The Meaty Secrets of Mumbai’s Bohri Mohalla

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Hidden in some of the quiet lanes that you would fly over when you take the JJ Flyover in Mumbai are some of the most marvellous meat experiences to be had.

Come evening and the lanes of Bhendi Bazar, or Bohri Mohalla as it is known, begin to come to life as the small eateries dotting it open up for business.

To reach there, go under the J J flyover to where the Saifee Ambulances are parked. Take the lane opposite and let your Meat Safari in the middle of old Mumbai begin.

Your first stop should be the India Hotel run by the venerable Haji Chacha who came to Mumbai from UP and is recognisable by his Methuselah-like white beard. The things to order here are the tawa gurda (chopped kidneys sautéed in masala on a flat wok) and the Karachi styled chicken roll.

Cross over and then move to Bar-B-Q or Haji Tikka’s. The stellar dish here is the khiri kebabs. Charcoal smokes cow’s udder, which leaves you with a bewitchingly creamy taste experience. The round beef kofta kebabs here with a dash of life squeezed on to them are another epicurean delight.

Go straight up from Haji Tikkas and then look to your left for a lane with a lane of shops selling ‘Delhi Pulao’ out of huge handis. Fine grained, delightfully flavoured rice with succulent hunks of meat spread inside. In that lane, you will also find the ‘channawallah’. He sells ragda pattice with a twist. Instead of the potato croquets (pattice) common to the dish, he serves it with liver.

Ask around for directions and follow the dark lanes to Vallibhai Payawallah. One of the last places to savour the lost art of bada handi. Cuts of ox (buffalo) and chhote (goat) slow cooked and then served with a mix of daal and wheat broths slow cooked over 12 pots (bara handi) over half a day. A meat lover’s delight. Culinary alchemy at its best.

To cool down the passions heightened by this meat feast head to Taj Ice Cream beside the India Hotel to have the most amazingly creamy fresh fruit ice creams made by a process perfected over 120 years. Mango, strawberries, litchis...the seasonal delights come to the fore there.

At the end of the evening you would have had an unparalleled gastronomic experience right at your backyard. An experience where history and respect for food come together on your plate to wow you again and again.

Article and photos by – Kalyan Karmakar

Kalyan Karmakar will travel to any lengths for a good meal starting with his own kitchen. He is a consumer insights and social media specialist. He documents his food and travel stories in his blog www.finelychopped.net He considers it his life’s mission to give men the confidence to cook so that they don’t have to depend on anyone else to eat well. He lives in Mumbai.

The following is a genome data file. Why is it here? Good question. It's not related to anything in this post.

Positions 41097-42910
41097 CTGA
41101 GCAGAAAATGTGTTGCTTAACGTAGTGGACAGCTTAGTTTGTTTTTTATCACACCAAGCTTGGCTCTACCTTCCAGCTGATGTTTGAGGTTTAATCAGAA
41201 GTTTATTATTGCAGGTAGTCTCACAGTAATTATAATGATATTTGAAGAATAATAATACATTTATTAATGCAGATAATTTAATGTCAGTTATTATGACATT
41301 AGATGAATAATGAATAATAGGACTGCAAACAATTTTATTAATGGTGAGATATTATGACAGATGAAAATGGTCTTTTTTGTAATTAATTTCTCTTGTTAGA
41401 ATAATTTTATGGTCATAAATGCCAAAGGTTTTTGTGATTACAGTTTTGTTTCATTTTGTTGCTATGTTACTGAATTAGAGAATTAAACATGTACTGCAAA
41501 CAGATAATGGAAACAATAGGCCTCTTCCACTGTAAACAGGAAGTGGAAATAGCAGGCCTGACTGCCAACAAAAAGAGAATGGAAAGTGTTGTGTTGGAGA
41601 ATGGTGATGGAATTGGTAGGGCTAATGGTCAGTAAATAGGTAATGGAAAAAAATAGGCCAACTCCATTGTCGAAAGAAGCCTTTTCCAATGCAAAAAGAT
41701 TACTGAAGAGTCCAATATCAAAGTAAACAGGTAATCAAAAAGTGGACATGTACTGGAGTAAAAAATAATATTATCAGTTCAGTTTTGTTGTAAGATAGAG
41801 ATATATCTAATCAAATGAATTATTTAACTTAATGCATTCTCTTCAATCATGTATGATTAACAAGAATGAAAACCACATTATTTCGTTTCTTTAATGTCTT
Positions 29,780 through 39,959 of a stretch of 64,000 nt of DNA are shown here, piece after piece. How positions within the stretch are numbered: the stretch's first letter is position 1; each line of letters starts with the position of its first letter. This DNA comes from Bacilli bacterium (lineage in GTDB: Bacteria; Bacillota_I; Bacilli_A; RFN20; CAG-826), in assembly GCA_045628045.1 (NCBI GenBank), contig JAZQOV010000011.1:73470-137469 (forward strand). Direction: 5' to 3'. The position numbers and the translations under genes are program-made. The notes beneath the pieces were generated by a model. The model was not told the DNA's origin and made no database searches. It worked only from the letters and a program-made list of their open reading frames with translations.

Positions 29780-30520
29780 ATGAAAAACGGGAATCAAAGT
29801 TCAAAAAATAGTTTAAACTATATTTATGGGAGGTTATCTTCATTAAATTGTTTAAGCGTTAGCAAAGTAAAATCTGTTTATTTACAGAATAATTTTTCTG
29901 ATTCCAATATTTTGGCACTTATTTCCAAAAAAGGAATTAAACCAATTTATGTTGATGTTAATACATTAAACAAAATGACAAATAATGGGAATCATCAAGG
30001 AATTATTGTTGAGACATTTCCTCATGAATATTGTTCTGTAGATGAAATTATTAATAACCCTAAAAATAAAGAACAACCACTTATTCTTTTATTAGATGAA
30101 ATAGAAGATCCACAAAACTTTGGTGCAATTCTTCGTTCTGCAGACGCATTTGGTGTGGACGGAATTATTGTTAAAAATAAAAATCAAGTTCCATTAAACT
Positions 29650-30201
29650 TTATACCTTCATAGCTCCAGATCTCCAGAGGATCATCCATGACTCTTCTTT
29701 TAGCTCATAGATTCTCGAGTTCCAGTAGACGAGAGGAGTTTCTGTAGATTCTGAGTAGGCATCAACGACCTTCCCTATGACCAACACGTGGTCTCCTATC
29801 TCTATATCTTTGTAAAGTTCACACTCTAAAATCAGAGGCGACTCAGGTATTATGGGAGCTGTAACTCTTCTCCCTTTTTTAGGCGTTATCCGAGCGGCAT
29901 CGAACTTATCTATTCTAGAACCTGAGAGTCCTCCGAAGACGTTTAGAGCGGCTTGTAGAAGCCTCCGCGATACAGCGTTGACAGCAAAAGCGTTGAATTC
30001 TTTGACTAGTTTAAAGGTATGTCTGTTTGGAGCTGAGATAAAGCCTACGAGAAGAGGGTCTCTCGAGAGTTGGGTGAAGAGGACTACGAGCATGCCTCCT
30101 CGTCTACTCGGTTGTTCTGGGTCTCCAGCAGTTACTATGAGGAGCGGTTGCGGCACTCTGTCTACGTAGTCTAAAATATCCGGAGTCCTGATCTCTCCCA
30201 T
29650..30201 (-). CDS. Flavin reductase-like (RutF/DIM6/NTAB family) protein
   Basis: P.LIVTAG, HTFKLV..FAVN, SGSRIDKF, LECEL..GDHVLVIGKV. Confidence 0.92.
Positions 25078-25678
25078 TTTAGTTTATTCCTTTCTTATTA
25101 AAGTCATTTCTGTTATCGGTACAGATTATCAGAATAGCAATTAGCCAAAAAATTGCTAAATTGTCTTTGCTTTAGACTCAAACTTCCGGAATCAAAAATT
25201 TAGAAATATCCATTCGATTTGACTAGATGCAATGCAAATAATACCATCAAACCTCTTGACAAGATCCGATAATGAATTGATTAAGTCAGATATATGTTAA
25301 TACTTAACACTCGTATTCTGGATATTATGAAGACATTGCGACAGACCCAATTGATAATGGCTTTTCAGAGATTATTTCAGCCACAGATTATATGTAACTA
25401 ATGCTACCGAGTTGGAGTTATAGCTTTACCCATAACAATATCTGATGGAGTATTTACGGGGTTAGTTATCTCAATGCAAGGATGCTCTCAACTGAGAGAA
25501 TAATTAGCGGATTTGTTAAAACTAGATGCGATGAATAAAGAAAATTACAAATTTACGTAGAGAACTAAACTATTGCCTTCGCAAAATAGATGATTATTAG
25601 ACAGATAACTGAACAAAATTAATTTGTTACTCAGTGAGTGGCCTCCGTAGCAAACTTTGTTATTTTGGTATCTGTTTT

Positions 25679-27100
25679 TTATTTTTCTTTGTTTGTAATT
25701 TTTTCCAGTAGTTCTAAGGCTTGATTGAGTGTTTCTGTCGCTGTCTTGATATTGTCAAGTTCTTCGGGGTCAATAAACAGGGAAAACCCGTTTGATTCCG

Follow him - @finelychopped

The Meaty Secrets of Mumbai’s Bohri Mohalla

Kalyan Karmakar

Hidden in some of the quiet lanes that you would fly over when you take the JJ Flyover in Mumbai are some of the most marvellous meat experiences to be had.

Come evening and the lanes of Bhendi Bazar, or Bohri Mohalla as it is known, begin to come to life as the small eateries dotting it open up for business.

To reach there, go under the J J flyover to where the Saifee Ambulances are parked. Take the lane opposite and let your Meat Safari in the middle of old Mumbai begin.

Your first stop should be the India Hotel run by the venerable Haji Chacha who came to Mumbai from UP and is recognisable by his Methuselah-like white beard. The things to order here are the tawa gurda (chopped kidneys sautéed in masala on a flat wok) and the Karachi styled chicken roll.

Cross over and then move to Bar-B-Q or Haji Tikka’s. The stellar dish here is the khiri kebabs. Charcoal smokes cow’s udder, which leaves you with a bewitchingly creamy taste experience. The round beef kofta kebabs here with a dash of life squeezed on to them are another epicurean delight.

Go straight up from Haji Tikkas and then look to your left for a lane with a lane of shops selling ‘Delhi Pulao’ out of huge handis. Fine grained, delightfully flavoured rice with succulent hunks of meat spread inside. In that lane, you will also find the ‘channawallah’. He sells ragda pattice with a twist. Instead of the potato croquets (pattice) common to the dish, he serves it with liver.

Ask around for directions and follow the dark lanes to Vallibhai Payawallah. One of the last places to savour the lost art of bada handi. Cuts of ox (buffalo) and chhote (goat) slow cooked and then served with a mix of daal and wheat broths slow cooked over 12 pots (bara handi) over half a day. A meat lover’s delight. Culinary alchemy at its best.

To cool down the passions heightened by this meat feast head to Taj Ice Cream beside the India Hotel to have the most amazingly creamy fresh fruit ice creams made by a process perfected over 120 years. Mango, strawberries, litchis...the seasonal delights come to the fore there.

At the end of the evening you would have had an unparalleled gastronomic experience right at your backyard. An experience where history and respect for food come together on your plate to wow you again and again.

Article and photos by – Kalyan Karmakar

Kalyan Karmakar will travel to any lengths for a good meal starting with his own kitchen. He is a consumer insights and social media specialist. He documents his food and travel stories in his blog www.finelychopped.net He considers it his life’s mission to give men the confidence to cook so that they don’t have to depend on anyone else to eat well. He lives in Mumbai.

Follow him - @finelychopped

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